70E25F75 318D 4D98 B482 70686477EFE3

Dhruv Bhutani / Android Authority

In India, where I live, Google Shopping is a fairly competent aggregator and price comparison tool. Bouncing off users to the best available price when purchasing daily essentials shouldn’t be too much of a stretch for my Nest Hub. Instead, the feature is simply not available to me.

Not quite a one-command affair

I expected a better experience from my Echo devices, considering, you know, the shopping juggernaut behind it. Compared to Google’s offerings, things are a bit more streamlined — as long as you stay within Amazon’s ecosystem. However, even that comes with caveats.

Buying coffee using Alexa

Dhruv Bhutani / Android Authority

If you stick to display-equipped speakers, the shopping workflow is serviceable. Issuing a simple command like asking Alexa to order a specific brand of coffee usually brings up a smorgasbord of options and variations on the display. The user is then expected to scroll or tap on the item and add it to the cart. Want more than a single bag of coffee? You’ll just have to go through the entire process again.

The Amazon Echo offers a more streamlined voice shopping experience compared to Google, but that’s not saying much.

However, in the case of Amazon’s non-display smart speakers, that same purchase journey turns into a long and cryptic SEO-optimized string wherein you’re never really sure if you’ve landed on the right product. Want two of those? Well, there you go again.

google nest hub shopping list

Dhruv Bhutani / Android Authority

The disjointed nature of shopping using smart accessories rears its ugly head in yet another form. Shopping lists should be a pretty common use case for smart speakers. The Google Nest Hub, while unable to actually make purchases in India, makes a handily accessible list for me that syncs across over Google Keep or any other list-making app of my choice.

Amazon’s convoluted approach towards a simple shopping list is symptomatic of feature creep and lack of focus.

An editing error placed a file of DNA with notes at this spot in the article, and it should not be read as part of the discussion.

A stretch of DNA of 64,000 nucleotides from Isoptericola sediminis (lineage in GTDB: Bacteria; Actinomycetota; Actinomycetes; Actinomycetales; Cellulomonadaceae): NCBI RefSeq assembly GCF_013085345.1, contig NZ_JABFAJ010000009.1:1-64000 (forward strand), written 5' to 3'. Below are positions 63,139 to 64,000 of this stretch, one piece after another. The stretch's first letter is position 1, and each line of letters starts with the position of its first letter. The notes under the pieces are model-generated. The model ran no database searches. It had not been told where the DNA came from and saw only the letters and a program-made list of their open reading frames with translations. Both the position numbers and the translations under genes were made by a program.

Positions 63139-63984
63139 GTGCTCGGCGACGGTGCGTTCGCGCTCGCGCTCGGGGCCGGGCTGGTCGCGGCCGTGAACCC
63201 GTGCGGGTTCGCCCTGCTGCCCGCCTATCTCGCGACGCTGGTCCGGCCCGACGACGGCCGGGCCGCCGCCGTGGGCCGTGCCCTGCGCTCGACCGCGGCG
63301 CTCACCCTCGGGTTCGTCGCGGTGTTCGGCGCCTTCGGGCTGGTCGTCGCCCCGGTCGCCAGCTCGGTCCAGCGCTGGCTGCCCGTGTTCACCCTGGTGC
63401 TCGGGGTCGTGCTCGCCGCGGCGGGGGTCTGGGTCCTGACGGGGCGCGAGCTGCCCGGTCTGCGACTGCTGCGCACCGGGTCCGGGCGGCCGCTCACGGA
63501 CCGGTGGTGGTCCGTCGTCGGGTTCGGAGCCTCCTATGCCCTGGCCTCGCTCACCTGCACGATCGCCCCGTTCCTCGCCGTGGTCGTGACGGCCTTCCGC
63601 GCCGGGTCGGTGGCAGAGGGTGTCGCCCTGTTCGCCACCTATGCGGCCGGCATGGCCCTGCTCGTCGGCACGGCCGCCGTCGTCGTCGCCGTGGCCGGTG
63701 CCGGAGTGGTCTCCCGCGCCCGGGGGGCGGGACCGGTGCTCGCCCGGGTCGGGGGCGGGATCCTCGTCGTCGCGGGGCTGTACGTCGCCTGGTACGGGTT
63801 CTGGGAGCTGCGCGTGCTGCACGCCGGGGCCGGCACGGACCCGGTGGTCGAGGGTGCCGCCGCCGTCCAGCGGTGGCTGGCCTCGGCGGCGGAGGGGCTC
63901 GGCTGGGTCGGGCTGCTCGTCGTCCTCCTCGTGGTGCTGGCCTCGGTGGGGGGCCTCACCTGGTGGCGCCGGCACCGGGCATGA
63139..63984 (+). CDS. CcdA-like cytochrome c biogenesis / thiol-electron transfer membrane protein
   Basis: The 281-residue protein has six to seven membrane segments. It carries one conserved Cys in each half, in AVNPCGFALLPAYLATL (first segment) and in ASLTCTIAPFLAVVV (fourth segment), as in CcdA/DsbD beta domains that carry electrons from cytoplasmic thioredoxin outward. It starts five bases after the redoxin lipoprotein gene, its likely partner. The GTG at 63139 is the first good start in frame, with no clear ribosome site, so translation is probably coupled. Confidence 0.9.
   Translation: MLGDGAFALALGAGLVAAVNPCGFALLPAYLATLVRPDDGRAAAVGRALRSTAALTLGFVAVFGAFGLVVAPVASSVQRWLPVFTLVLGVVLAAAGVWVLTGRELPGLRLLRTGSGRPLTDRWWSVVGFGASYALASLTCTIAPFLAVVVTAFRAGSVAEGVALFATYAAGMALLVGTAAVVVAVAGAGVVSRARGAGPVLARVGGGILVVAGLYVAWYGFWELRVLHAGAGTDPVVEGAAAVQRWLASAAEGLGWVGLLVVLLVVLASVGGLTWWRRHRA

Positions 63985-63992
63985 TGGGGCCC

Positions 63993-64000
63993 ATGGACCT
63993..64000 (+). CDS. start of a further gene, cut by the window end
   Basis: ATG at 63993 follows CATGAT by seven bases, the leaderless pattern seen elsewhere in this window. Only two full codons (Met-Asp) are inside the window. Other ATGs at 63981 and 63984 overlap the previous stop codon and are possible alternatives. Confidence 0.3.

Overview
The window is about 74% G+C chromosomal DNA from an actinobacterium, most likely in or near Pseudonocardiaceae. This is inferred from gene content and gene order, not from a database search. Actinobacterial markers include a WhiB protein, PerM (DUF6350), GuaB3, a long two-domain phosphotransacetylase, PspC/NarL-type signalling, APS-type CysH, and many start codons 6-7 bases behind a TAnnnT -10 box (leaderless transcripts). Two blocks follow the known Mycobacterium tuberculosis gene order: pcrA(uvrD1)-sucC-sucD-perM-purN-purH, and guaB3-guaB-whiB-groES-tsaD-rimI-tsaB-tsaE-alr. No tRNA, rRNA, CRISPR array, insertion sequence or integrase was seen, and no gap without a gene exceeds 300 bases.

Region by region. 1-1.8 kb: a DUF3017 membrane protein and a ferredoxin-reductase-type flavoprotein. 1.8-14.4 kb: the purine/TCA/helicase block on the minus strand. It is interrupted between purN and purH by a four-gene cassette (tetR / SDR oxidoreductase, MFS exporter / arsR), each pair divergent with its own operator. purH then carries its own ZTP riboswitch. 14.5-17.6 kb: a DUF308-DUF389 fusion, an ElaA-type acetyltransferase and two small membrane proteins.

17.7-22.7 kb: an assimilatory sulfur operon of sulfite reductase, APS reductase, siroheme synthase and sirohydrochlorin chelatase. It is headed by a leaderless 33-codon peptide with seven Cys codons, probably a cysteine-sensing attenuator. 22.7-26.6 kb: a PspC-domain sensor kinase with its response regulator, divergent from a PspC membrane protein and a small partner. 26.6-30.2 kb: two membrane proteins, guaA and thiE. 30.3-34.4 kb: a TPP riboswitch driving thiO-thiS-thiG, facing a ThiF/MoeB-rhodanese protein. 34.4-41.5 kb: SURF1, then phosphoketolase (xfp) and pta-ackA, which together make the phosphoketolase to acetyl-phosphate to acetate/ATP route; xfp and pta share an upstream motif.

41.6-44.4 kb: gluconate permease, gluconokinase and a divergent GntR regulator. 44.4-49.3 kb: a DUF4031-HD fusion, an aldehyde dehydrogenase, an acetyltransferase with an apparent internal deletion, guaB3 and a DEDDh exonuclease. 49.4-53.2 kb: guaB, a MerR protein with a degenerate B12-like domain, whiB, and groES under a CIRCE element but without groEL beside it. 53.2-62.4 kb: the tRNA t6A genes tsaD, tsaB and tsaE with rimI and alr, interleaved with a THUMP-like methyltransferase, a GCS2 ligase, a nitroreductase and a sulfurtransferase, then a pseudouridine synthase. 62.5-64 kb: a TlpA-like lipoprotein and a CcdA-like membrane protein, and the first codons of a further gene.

In the Echo’s case, the shopping list feature was previously buried three menus deep within the slow-as-molasses Alexa app. While Amazon made moves to improve this user experience by offering a fancy new home screen widget for iPhones and Android devices, it forgot one big feature — this shopping list has no integration with Amazon whatsoever. Essentially, if you are using your Echo device as a shopping hub, you have two completely distinct experiences available. Either shop via Amazon or figure your own way about it.

Alexa shopping list widget

Dhruv Bhutani / Android Authority

While I can see the train of thought that led to this product decision, it makes no sense that a centralized shopping list can’t give you the option to tick off selected items for your Amazon shopping cart. Moreover, the widget still drops you into the extremely sluggish and bloated Alexa app that makes performing any task an exercise in frustration.

The lack of streamlined innovation is perplexing

For all my rants and raves, it surprises me that the very smart speakers and displays that were supposed to be the cornerstone of our entire digital existence are still struggling with such rudimentary features. More so considering the impact this struggle has had on profitability for Amazon and how little the company has done to fix the problem.

Amazon’s Alexa division has burned through an estimated $10 billion, and yet the company has made no moves to fix or improve its shopping experience.

Amazon’s loss-making Alexa division is reported to have burnt through almost three billion dollars in just the first quarter of 2022, with lifetime losses estimated to be close to 10 billion dollars. That’s mostly down to Amazon struggling to find a way to monetize the platform. Selling the product at cost makes sense for competitors like Google since it benefits from gathering user data and running fine-tuned ads across all product categories. Amazon, however, only monetizes shopping which makes the poor experience even more perplexing.

Amazon Echo Dot Alexa speaker with light ring turned on stock photo 1

Edgar Cervantes / Android Authority